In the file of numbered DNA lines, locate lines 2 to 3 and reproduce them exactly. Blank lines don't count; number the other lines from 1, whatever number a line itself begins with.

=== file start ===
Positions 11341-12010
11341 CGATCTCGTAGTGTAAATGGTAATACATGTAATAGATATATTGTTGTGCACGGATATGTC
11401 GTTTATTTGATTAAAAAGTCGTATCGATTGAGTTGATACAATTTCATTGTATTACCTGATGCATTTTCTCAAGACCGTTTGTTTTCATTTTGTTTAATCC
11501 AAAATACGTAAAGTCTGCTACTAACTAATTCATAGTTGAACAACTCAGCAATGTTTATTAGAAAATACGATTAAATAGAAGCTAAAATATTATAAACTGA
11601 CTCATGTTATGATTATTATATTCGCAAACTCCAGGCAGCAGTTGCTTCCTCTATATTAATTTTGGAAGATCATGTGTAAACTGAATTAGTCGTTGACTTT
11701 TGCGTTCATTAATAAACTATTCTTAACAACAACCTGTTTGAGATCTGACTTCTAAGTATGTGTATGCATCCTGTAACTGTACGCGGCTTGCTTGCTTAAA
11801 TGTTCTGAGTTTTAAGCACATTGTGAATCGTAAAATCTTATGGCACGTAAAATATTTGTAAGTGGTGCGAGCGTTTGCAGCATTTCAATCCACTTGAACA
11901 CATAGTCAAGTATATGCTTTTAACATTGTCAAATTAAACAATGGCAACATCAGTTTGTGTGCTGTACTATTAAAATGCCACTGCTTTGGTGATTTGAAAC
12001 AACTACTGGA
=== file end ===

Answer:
11341 CGATCTCGTAGTGTAAATGGTAATACATGTAATAGATATATTGTTGTGCACGGATATGTC
11401 GTTTATTTGATTAAAAAGTCGTATCGATTGAGTTGATACAATTTCATTGTATTACCTGATGCATTTTCTCAAGACCGTTTGTTTTCATTTTGTTTAATCC